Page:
The Project Approach provides a framework for guiding children through in-depth studies of real world topics.
The Project Approach refers to a set of teaching strategies which enable teachers to guide children through in-depth studies of real world topics.
A project is defined as an in-depth investigation of a real world topic worthy of children’s attention and effort. The Project Approach is a clearly structured, three-phase scientific exploration of a topic of interest. There is a complex but flexible framework with features that characterize the teaching-learning interaction. When teachers implement The Project Approach successfully, children are highly motivated, feel actively involved in their own learning, and produce work of a high quality.
Project work offers children opportunities to do first hand research in science and social studies and to represent their findings in a variety of ways. Children also have many occasions in the course of their project work to apply basic math and literacy skills and knowledge. The description of a project can be like a good story with a beginning, middle, and an end. Teachers and children can tell the story with reference to these three phases in the life of the project.
It is being increasingly recognized that children have a much wider range of capabilities than they have usually been permitted to show in the regular classroom. In order to show these capabilities, they need learning environments which are responsive to the many individual differences which influence learning. Some children, for example, have a special interest in, and early mastery of, symbol systems. Others understand best through much and varied hands-on manipulative experience. Children learn in different ways, have different styles, and build on very different backgrounds of experience. Children also achieve at a higher level in school if they are interested in what they are doing and interests can vary considerably within an average class group.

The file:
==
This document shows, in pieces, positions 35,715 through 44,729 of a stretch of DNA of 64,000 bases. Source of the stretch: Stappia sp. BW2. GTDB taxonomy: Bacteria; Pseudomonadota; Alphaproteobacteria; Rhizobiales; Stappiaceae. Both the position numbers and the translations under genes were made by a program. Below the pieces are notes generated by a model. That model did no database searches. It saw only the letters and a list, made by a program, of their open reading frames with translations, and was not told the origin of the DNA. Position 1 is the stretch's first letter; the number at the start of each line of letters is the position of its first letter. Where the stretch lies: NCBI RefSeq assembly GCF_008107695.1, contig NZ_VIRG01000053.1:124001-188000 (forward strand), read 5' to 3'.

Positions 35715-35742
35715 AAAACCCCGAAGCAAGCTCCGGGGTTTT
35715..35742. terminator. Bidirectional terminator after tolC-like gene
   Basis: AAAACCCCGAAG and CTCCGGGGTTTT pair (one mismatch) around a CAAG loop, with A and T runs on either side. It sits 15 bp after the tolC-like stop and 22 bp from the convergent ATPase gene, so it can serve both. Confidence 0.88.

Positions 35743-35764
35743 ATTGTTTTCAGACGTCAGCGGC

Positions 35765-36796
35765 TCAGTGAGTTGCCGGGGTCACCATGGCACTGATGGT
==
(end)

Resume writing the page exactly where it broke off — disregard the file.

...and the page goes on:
Research and development in education has recently led to instructional innovations designed to make the classroom into a learning environment which is more responsive to the varying learning needs and interests of individual children. For example, there is increasing curriculum integration: continuity between the children’s learning in the different subjects. There is more opportunity to relate home and school learning. There is concern for memorable learning as well as memorized learning. Children are expected to work cooperatively on complex and open-ended tasks as well as follow instructions in step by step learning. The Project Approach provides one way to introduce a wider range of learning opportunities into the classroom.For more information see http://www.projectapproach.org